16 Step 5 - Construction and connection to Sydney Water s stormwater system Once you have approval from Sydney Water, you can construct your stormwater harvesting scheme in accordance with your approved design. What do you need to do? Engage a constructor that is experienced in stormwater work to construct your stormwater connection. Evidence of the constructor s experience must be provided to Sydney Water. Engage a listed constructor to connect to the wastewater system, if you intend to discharge residuals to our wastewater system. A list of these constructors can be found on Sydney Water s website at sydneywater.com.au. Engage the same or other contractors to construct your stormwater harvesting scheme. What Sydney Water will do Confirm that your selected contractor(s) can be used to construct your connection points, based on their experience in stormwater works and listing for wastewater works. Inspect the completed construction work of your extraction and discharge points (if applicable). Approve your stormwater harvesting scheme if it complies with the agreed design in your Works Agreement. Approve your Application for Consent to Discharge Industrial Trade Wastewater, where applicable, and provide you with your consent document. Page 16

17 Step 6 - Commission and operate your stormwater harvesting scheme Your approval to operate a stormwater harvesting scheme will also include conditions imposed by your local council. You should only start using recycled water once your stormwater harvesting scheme has been properly validated and verified and the results formally acknowledged by the approving local council. What do you need to do? Ensure your stormwater harvesting scheme is validated and achieves the agreed recycled water quality and discharges as required by NSW Health, in the Australian Guidelines for Water Recycling 2006 and the Interim NSW Guidelines for Management of Private Recycled Water Schemes. Once operational, your stormwater harvesting scheme must be independently audited on a regular basis. It is your responsibility to monitor the operation and maintenance of your stormwater harvesting scheme, in accordance with the conditions of approval for your scheme s operation. What Sydney Water will do Monitor the operation of your extraction and discharge points to our stormwater system. Monitor compliance with your Sydney Water Stormwater Harvesting and Re-use Agreement and Consent to Discharge Industrial Trade Wastewater (if applicable). Initiate the renewal of your Stormwater Harvesting and Re-use Agreement and Consent to Discharge Industrial Trade Wastewater as required. Page 17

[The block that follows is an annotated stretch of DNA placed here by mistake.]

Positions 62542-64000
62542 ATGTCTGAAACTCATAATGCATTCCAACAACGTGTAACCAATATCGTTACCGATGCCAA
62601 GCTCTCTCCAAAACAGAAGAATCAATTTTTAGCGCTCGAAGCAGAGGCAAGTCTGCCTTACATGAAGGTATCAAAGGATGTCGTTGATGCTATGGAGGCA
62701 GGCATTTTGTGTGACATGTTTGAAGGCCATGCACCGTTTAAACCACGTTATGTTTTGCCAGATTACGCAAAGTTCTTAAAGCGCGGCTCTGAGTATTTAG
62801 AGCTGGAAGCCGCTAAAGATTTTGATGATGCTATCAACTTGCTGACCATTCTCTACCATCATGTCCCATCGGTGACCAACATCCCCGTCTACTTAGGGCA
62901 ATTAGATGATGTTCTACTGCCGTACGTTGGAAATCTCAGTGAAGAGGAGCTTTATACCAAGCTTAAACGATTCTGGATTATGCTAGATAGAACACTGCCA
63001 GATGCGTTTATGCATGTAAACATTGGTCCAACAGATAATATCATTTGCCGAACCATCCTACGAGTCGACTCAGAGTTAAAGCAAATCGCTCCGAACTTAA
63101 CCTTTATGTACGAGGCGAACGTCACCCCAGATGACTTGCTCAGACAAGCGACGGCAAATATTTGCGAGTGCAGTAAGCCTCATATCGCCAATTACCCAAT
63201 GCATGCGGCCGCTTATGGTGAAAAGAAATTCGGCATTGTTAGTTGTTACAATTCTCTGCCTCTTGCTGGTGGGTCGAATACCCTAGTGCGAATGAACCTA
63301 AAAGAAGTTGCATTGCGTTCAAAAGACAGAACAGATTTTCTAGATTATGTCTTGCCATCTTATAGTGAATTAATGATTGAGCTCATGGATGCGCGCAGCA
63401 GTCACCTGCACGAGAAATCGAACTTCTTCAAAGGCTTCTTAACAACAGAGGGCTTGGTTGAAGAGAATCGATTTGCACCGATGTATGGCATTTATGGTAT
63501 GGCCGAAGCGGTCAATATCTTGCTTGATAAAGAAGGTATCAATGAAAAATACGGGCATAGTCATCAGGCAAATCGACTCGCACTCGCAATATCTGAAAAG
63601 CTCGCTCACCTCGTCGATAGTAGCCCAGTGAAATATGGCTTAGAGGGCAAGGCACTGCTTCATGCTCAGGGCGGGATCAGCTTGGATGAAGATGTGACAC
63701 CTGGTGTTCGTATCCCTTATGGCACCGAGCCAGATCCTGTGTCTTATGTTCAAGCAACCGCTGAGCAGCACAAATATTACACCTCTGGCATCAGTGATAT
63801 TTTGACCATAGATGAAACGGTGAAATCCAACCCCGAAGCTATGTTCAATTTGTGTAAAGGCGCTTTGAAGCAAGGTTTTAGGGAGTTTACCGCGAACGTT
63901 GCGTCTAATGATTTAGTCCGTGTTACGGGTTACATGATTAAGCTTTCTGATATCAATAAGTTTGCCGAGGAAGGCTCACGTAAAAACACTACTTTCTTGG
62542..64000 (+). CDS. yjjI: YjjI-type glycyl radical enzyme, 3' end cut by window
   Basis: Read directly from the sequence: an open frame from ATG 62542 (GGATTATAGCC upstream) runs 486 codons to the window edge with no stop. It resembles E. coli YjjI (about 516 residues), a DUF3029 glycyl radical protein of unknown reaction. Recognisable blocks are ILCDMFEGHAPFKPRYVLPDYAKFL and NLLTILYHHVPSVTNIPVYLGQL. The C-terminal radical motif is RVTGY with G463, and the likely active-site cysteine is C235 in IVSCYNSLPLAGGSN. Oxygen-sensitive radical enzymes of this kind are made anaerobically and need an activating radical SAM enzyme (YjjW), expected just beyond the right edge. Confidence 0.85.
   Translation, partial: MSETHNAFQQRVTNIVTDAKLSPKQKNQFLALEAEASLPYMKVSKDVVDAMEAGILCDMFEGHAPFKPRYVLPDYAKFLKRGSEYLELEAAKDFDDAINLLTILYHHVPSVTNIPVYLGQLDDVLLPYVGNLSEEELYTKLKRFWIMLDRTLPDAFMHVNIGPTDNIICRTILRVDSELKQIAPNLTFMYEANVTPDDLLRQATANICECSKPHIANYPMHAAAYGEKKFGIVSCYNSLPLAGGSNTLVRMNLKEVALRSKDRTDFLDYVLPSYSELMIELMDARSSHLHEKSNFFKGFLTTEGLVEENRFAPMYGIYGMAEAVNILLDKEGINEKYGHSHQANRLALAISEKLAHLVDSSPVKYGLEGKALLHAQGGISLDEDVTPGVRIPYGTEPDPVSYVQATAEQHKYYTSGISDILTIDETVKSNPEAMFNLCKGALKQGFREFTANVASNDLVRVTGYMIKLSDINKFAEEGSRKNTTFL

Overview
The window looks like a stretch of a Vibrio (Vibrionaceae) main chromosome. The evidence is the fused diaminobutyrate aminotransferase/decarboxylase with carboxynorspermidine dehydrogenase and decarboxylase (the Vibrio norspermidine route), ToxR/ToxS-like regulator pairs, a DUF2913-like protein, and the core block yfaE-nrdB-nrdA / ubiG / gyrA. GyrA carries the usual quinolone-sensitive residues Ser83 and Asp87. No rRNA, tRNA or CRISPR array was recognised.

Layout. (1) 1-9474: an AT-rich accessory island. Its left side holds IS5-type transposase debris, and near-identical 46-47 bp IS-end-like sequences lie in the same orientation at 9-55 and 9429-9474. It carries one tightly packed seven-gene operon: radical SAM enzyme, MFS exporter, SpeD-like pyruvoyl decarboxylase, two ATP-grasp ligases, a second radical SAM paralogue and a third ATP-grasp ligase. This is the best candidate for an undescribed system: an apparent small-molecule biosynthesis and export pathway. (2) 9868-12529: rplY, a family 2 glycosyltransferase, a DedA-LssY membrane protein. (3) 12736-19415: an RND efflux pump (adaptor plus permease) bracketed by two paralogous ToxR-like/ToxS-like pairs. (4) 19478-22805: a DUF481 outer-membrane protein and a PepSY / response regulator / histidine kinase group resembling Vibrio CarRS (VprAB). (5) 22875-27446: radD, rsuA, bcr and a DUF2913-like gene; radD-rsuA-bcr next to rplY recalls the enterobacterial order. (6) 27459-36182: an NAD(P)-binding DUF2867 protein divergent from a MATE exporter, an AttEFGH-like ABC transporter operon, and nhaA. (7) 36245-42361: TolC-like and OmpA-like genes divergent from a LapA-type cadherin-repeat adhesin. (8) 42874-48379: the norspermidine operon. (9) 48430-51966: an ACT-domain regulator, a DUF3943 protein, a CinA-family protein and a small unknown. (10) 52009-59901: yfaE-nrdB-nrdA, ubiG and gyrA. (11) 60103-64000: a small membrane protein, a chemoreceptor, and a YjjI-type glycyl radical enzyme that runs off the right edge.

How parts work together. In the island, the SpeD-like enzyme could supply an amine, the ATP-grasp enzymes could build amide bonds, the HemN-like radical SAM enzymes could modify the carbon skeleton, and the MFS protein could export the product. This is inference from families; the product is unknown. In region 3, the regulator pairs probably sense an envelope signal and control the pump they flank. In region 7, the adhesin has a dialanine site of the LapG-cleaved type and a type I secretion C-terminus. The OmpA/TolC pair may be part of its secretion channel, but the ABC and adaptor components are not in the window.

18 Understanding your stormwater harvesting fees and charges IPART regulates and periodically reviews Sydney Water prices. Currently, IPART has set the price for stormwater harvesting at zero. This means that once your stormwater harvesting scheme is commissioned, Sydney Water will not charge you for the stormwater you extract from its system. However, you will need to pay regular fees if you require a Trade Waste Agreement for your scheme. Sydney Water seeks no financial gain from stormwater harvesting, but must recover any costs incurred in allowing your stormwater harvesting connection and operation to its stormwater network. Any savings to Sydney Water will be reflected in our charges. As each stormwater harvesting scheme is different, establishment charges are calculated on a case-by-case basis. As part of the application process with Sydney Water, you will need to pay fees for your Stormwater Harvesting and Re-use Agreement. Details of Sydney Water s fees and charges are available at sydneywater.com.au. You will also need to cover any fees charged by other government agencies and service providers you employ. This may include your technology supplier, the WSC, financial and legal advisors. Resolving disputes We aim to help and support you in achieving your stormwater harvesting and re-use goal, while at the same time protecting our stormwater system, licence obligations and business risk. Sydney Water s Stormwater Harvesting Policy outlines the overall principles, terms and conditions that apply to stormwater harvesters connecting to Sydney Water s stormwater system. Where possible, Sydney Water will work with you to resolve any issues and negotiate with you where necessary. If you can t resolve an issue with Sydney Water to your satisfaction, you can refer the matter to the Energy and Water Ombudsman NSW (EWON) for independent dispute resolution and arbitration. Disputes with other government agencies can be resolved through the individual agency s dispute resolution process. Page 18

19 Definitions Recycled water is produced by cleaning wastewater, stormwater or greywater to remove impurities. A series of treatment steps is used to clean and purify recycled water to a standard that is suitable and safe for its intended use. For large scale recycling schemes, treated wastewater may be sourced from wastewater treatment plants. Wastewater that is sourced directly from the wastewater system is called sewer mining. Stormwater harvesting involves collecting, storing and treating stormwater from urban areas, which can then be used as recycled water. Wastewater is water that has been used previously. This includes water from households (blackwater and greywater) as well as water from industrial and commercial sites. The wastewater going to Sydney Water s treatment plants is about 99.8% water. Water Sensitive Urban Design involves integrating water cycle management into the urban planning and design process. To know more For more information about setting up a stormwater harvesting scheme in the Sydney region, contact Sydney Water s Business Customer Services: Call: Visit: sydneywater.com.au NSW Office of Environment and Heritage (OEH) Call: Visit: NSW Health Call: Visit: Independent Pricing and Regulatory Tribunal (IPART) Call: Visit: Page 19